Many seasoned travellers are still keenly inquiring about the state of affairs at the nearby sites of Pattadakal and Aihole.
At the back of our minds, meanwhile, most of us will always hold the sight of early light rising over the Virupaksha Temple, seen half-immersed from one of the many ponds that surround it, as one that’s fit for purple passages.
The long hikes from Sugriva’s Cave, at the northern end of Hampi, past the Vittala Temple, and over the long Bazaar Road, through the town’s Sacred Centre will continue to inspire adventure hunters.
For newbies, we’d mandate a walk down the tumble-down sites of Hampi’s former royal stables, and historied stretches of tarmac that lead into the village of Sanapur, Koppal District — for a note, here lie remains of the ancient aqueduct — a vital source for drinking water in the old kingdom, all those ages ago.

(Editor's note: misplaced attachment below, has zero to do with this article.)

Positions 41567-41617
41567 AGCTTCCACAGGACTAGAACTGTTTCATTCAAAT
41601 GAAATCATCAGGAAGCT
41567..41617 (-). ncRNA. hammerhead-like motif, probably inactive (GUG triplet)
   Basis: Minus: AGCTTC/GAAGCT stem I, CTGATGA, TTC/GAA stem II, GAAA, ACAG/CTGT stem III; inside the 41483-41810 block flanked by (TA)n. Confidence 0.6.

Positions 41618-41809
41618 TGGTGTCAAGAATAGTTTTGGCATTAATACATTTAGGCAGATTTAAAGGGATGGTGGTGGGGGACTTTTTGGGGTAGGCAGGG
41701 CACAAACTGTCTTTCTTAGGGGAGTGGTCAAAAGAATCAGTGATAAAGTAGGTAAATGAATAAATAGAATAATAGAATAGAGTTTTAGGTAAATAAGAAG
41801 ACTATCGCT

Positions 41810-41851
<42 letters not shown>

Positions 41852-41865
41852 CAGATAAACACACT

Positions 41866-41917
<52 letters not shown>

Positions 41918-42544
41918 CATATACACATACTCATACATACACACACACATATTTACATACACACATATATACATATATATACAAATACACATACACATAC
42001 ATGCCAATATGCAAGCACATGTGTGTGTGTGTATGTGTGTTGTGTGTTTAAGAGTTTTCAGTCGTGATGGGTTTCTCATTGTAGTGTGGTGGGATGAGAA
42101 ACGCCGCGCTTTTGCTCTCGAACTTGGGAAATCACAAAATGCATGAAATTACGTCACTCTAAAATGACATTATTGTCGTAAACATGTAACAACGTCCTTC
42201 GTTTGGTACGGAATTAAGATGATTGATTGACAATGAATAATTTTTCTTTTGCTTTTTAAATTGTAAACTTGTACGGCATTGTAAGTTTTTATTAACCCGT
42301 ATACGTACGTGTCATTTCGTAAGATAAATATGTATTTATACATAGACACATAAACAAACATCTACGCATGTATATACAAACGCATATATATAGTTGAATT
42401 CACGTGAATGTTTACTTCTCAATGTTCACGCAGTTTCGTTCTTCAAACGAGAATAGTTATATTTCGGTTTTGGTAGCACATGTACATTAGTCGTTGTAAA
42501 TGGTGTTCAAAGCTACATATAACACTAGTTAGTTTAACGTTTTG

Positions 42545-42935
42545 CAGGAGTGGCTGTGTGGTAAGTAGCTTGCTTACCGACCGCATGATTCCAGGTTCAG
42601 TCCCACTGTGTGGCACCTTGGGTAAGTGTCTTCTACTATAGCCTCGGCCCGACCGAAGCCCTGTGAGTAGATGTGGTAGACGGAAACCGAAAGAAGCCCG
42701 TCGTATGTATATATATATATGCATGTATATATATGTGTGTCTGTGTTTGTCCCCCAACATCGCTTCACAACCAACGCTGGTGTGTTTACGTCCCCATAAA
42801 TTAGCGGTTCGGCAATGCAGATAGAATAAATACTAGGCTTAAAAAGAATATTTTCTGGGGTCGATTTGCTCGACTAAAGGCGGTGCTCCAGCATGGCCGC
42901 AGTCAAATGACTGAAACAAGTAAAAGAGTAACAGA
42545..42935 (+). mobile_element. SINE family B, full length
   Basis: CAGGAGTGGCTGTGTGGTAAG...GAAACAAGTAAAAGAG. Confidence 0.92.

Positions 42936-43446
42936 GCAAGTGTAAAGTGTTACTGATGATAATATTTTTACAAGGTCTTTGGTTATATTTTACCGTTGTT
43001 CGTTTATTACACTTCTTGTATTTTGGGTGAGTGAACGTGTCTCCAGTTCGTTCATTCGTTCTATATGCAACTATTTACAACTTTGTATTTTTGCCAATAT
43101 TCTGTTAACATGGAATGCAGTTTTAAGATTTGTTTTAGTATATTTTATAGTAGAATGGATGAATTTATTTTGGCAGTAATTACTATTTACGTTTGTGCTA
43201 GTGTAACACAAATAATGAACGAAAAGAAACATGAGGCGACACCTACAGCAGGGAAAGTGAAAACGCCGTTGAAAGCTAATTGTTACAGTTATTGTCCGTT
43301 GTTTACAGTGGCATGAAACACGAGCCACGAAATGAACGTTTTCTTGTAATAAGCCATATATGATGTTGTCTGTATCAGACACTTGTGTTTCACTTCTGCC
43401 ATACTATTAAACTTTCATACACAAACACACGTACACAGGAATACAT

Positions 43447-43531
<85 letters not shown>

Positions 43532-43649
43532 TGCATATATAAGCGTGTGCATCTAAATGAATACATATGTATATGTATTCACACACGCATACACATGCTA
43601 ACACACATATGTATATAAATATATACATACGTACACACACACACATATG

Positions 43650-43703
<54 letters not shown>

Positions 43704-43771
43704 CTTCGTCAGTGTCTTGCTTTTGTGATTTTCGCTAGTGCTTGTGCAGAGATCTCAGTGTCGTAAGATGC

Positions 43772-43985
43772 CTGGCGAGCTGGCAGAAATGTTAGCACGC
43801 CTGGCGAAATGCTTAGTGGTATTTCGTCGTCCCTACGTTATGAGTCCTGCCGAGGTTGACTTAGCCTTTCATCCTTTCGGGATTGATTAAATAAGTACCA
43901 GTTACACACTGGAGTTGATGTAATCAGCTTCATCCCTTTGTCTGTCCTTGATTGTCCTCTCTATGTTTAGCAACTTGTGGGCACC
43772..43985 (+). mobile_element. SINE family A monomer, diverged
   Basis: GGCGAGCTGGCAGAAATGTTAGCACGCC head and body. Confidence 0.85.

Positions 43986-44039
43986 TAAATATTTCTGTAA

The irony might be lost in the light of another daybreak, as the picture of Hampi unfolds like a tectonic landscape of 14th Century splendour reduced to rubble, and rekindled in mesmerising pools of natural light on stone.
But this was a city that remained the seat of power for over many centuries — a fact that’s never lost on the smooth rock faces that define Hampi’s landscape.
The long-fallen palaces and temples of the Royal Centre and Urban Core, south of the Sacred Centre, aren’t likely to disappear so easily.
Hampi will always be a city of magnificent sights to behold, and whisper magical incantations to, between the airs of the ages blowing through the majestic pillars and columns, both standing and levelled.
The Hampi stage will always remain preset for mystical experiences.
— Jaideep Sen